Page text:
When I am dead, if some chastened one,
    Seeing the "item," or hearing it said
That my play is over, and my part done,
    And I lie asleep in my narrow bed--
If I could know that some soul would say,
    Speaking aloud or silently,
"In the heat and the burden of the day
    She gave a refreshing draught to me;"

Or, "when I was lying nigh unto death
    She nursed me to life and to strength again,
And when I labored and struggled for breath
    She soothed and quieted down my pain;"
Or, "When I was groping in grief and doubt,
    Lost, and turned from the light o' the day,
Her hand reached me and helped me out
    And led me up to the better way;"

Or, "When I was hated and shunned by all,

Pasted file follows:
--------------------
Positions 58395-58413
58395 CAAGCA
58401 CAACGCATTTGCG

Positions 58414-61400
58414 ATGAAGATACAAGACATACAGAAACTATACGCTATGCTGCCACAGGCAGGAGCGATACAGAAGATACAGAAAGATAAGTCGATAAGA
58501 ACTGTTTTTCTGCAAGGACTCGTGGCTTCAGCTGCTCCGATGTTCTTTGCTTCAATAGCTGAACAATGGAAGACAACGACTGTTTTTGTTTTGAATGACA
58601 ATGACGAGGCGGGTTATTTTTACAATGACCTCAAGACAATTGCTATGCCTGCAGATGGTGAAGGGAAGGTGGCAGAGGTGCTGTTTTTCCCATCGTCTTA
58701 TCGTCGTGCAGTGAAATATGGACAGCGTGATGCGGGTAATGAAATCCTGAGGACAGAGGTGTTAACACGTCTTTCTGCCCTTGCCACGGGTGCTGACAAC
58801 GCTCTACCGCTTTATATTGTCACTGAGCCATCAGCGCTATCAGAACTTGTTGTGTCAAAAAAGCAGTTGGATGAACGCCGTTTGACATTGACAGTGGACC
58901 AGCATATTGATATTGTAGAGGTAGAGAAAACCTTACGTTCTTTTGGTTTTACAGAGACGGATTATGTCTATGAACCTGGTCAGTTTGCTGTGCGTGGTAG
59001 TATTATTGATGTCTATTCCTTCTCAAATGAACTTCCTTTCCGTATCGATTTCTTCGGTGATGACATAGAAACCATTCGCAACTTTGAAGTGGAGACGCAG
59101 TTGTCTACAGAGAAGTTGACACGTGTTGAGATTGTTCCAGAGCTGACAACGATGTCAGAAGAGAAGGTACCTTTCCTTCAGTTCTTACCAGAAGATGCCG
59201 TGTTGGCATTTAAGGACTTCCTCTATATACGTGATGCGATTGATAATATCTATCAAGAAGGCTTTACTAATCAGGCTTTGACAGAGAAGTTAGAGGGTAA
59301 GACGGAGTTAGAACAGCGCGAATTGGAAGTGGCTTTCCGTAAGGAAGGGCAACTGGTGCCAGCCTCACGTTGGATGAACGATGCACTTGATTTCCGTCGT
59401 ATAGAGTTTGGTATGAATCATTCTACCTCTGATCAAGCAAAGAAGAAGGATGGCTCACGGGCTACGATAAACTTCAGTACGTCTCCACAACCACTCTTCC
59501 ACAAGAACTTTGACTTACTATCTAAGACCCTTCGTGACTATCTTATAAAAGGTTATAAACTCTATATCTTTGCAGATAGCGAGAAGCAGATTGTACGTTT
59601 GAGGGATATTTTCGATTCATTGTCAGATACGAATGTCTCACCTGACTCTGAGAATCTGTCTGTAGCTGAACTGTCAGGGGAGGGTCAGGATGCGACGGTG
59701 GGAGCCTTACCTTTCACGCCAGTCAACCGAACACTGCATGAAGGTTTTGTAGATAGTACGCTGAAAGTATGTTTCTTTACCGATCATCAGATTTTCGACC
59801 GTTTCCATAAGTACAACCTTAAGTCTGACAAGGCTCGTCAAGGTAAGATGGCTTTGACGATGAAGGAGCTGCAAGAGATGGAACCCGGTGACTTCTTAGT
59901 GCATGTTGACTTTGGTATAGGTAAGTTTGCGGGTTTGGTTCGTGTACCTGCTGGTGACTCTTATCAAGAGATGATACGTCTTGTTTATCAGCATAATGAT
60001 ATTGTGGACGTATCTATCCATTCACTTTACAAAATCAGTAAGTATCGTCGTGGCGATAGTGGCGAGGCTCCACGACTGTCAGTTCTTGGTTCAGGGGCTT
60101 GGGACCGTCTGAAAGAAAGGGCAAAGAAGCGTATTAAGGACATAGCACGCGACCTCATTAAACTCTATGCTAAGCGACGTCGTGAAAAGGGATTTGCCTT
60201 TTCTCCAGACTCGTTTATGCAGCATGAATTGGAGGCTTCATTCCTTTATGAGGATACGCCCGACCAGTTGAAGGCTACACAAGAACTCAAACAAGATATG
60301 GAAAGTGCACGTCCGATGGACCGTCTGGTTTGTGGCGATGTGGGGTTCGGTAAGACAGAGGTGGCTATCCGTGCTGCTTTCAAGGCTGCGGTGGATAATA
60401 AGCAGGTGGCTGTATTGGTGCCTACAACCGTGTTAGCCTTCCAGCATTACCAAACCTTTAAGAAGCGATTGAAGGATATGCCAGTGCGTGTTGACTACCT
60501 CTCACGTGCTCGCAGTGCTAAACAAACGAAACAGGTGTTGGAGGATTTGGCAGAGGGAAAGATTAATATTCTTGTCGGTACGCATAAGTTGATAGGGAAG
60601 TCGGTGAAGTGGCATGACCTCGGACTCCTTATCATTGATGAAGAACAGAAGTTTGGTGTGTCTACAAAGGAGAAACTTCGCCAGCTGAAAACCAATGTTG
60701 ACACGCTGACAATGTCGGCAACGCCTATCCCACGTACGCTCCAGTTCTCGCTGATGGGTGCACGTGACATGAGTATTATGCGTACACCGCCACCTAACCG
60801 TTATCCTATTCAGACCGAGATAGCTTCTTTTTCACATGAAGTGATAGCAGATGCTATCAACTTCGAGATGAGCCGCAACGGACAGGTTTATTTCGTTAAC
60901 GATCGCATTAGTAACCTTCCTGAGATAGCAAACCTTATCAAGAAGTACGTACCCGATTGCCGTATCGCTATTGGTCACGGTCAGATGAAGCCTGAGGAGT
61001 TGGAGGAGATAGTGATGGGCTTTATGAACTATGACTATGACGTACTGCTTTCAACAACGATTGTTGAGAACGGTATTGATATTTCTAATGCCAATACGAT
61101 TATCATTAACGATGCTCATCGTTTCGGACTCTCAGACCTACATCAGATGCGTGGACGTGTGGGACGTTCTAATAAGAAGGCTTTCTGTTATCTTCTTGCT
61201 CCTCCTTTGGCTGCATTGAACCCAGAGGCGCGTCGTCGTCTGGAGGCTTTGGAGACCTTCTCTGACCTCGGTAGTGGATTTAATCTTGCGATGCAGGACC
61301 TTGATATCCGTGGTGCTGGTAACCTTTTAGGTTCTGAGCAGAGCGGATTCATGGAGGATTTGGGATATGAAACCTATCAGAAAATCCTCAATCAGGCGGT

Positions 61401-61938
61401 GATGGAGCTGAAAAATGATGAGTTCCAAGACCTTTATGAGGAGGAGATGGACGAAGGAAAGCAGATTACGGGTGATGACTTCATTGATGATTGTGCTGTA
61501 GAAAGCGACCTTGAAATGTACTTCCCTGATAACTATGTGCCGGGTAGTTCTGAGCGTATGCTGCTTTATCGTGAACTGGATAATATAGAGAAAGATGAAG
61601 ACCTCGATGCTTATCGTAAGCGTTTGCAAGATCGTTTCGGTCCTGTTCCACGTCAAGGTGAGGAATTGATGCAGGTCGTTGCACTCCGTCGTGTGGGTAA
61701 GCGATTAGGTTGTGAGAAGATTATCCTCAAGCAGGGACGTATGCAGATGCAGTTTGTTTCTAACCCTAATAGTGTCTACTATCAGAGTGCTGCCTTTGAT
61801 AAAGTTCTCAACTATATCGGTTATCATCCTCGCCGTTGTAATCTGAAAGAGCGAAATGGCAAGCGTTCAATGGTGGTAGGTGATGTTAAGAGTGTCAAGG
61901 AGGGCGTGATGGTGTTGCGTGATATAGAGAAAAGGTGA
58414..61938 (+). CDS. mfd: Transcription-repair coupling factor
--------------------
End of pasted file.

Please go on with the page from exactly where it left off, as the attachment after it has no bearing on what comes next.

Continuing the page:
Bowing under my sin and my shame,
She, once in passing me by, let fall
    Words of pity and hope, that came
Into my heart, like a blessed calm
    Over the waves of the stormy sea,
Words of comfort, like oil and balm,
    She spake, and the desert blossomed for me;"

Better, by far, than a marble tomb--
    Than a monument towering over my head
(What shall I care, in my quiet room,
    For headboard or footboard when I am dead?);
Better than glory, or honors, or fame
    (Though I am striving for those to-day),
To know that some heart will cherish my name
    And think of me kindly, with blessings, alway.

Poems of reflection. By Ella Wheeler Wilcox.
Chicago, M.A. Donohue & company, [c1905].

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